You may be able to achieve all that in two months time. All you want is for the piece to be accepted. It doesn’t have to be actually published within two months.

And if it takes longer than that, that is also OK.


I’m the top identifier of Noctuidae in Canada. I have never published a paper, nor do I want to. I don’t even think of myself as an expert. I just like identifying moths.
As for papers, they can be rejected for a huge number of reasons. A scientist I worked with ran an experiment on moth pheromones that contradicted the work of a ‘peer reviewer’. It was rejected several times, and finally published in a smaller, less well known journal. Keep your chin up!


Thank you for your encouragement. But I see you have your degree in University. How can you make it to get the degree without publishing papers?
Maybe I am confined in the mode of Chinese education. Most of our postgraduate and PhD student need to have their articles.
I am undergraduate now though.


I have an Undergraduate degree, and was not required to submit a formal paper. Masters and PhD (in the sciences) generally submit a thesis, although not all do. This is Canadian practice - I don’t know how it works in China. But I wish you good luck!


We have a degree on the same level as PhD named Candidate of Sciences and you have to be published at least 3 times to get it.


The system in China is tough (I know I’m here), publishing a scientific paper within two months (or 4, or even 8) is not something that should be that important for your studies (and it does not help science), and as people said above, keep your chin up, keep going, you will get there. It’s not because Zootaxa was not interested that you are cheating, and there will be another journal that will want your article. Also, ID leaderboards and scientific publications are not related. Keep IDing, for fun!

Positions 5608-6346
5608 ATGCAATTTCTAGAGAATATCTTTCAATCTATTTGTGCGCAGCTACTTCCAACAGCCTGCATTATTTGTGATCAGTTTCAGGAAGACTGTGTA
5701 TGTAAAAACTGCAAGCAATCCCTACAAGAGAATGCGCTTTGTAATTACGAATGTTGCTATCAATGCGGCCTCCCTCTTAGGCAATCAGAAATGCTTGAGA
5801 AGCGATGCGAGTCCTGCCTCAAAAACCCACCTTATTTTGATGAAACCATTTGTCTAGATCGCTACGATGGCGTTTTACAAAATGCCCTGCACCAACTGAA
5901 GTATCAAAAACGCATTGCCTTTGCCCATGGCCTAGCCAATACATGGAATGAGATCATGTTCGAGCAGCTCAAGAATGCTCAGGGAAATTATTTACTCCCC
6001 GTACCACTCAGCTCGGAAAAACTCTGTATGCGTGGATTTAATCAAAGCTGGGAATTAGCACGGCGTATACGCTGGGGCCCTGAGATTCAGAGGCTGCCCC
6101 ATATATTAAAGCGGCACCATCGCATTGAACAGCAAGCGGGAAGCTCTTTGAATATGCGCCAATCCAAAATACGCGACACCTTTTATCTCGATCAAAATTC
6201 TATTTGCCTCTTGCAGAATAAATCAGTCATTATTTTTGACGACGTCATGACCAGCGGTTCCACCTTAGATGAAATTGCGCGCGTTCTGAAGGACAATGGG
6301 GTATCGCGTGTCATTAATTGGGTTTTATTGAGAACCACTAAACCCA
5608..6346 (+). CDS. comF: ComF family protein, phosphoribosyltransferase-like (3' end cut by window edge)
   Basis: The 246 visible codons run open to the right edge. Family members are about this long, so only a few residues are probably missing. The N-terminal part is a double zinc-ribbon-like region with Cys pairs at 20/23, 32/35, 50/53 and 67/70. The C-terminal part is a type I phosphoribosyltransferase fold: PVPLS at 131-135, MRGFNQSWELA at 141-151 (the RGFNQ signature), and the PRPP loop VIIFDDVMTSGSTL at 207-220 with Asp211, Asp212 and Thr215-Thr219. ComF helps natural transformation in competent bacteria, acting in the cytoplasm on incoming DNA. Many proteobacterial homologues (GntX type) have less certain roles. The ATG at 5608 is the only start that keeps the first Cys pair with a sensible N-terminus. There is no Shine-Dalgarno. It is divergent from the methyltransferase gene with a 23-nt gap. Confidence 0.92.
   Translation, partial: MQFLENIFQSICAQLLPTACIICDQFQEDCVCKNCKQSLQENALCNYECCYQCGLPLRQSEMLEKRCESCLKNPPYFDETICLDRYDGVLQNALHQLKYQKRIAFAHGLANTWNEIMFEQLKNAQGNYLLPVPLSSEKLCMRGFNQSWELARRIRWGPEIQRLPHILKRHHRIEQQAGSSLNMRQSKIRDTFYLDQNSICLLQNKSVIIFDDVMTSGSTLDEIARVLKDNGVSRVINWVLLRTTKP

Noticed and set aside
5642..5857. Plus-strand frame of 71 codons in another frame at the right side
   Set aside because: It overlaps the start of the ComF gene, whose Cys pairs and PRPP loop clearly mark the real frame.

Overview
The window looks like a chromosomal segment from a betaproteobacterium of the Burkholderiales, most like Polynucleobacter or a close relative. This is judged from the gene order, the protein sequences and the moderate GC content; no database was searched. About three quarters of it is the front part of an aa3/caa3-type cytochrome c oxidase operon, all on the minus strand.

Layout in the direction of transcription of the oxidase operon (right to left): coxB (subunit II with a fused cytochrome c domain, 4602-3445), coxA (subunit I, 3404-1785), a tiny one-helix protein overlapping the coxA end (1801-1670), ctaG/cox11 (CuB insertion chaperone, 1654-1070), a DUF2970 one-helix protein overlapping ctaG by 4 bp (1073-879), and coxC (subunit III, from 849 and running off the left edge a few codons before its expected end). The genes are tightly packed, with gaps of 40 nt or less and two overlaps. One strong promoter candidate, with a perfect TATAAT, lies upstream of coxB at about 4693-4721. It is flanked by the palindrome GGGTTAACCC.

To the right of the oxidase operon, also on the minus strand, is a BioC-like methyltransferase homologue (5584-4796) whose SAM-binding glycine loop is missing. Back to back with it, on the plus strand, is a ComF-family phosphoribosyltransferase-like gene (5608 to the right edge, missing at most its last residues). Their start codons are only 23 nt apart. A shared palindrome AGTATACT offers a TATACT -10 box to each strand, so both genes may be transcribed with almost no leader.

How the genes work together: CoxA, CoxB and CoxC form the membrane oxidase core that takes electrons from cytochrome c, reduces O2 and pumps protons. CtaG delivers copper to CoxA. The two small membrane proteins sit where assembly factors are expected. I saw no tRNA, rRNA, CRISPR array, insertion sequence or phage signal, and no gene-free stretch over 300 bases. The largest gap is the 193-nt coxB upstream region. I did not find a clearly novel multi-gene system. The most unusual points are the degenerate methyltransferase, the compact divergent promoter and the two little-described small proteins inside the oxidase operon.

Why I want my article published in two months is that my institution want to interview me and write a report for me, but need my article accpeted first. And I also hope I have something that is worth to be reported myself.
I know I need to chin up. I have suffer to many failures in my college life, Every time I told myself to be strong, but the power of word is limited, sometime it really needs something realistic. That’s why I ask if there is any public welfare award for outstanding iNat user a few days ago. I really want to achieve something in my college life, anything that I get will encourage me. It can be publishing article, and report is, too. But for now it seems that it become a frastration for not getting them. Then I fall into an endless loop.


An advise from an old been there seen that: DO NOT concentrate on failures. Never ever. So you failed - it happens. To everybody - even to most successful (seemingly) people. Go forward. Do not even try to analyse your failure. If there is something obvious sticking out of it, just remember to avoid that in the future. Otherwise leave it behind. Do not make a daisy chain of your failures and do not wear it. There are two golden phrases (coming from different sources) which you must always remember: “This will also pass” and “I will think about it tomorrow”.


In Germany the typical way to get your PhD is also by publishing at least 3 papers. However, the old-fashioned way is to write a monograph with all your results. Basically nobody who aims for a future in science is going that way, as of course papers are like a currency in this messed-up science world to sell you to the next employer. It´s difficult if you cannot show that you can successfully publish.

I was very unlucky to run into an massive, but (back then) unfortunately very influential a-hole with my very first paper. By now he was conived of fraud and cause a huge, still ongoing quake in the field of behavioural science. But that did not help me back then, when my passion for the field of science was crushed. It showed me a very ugly face of this whole process which has more to do with luck and connections than one would wish for. At least science proved again that it is able to correct itself and even faster than I expected in the end. I did finish my PhD, with a monograph, which is doable and publish(ed) my results later. I don´t know if this is at all possible for you?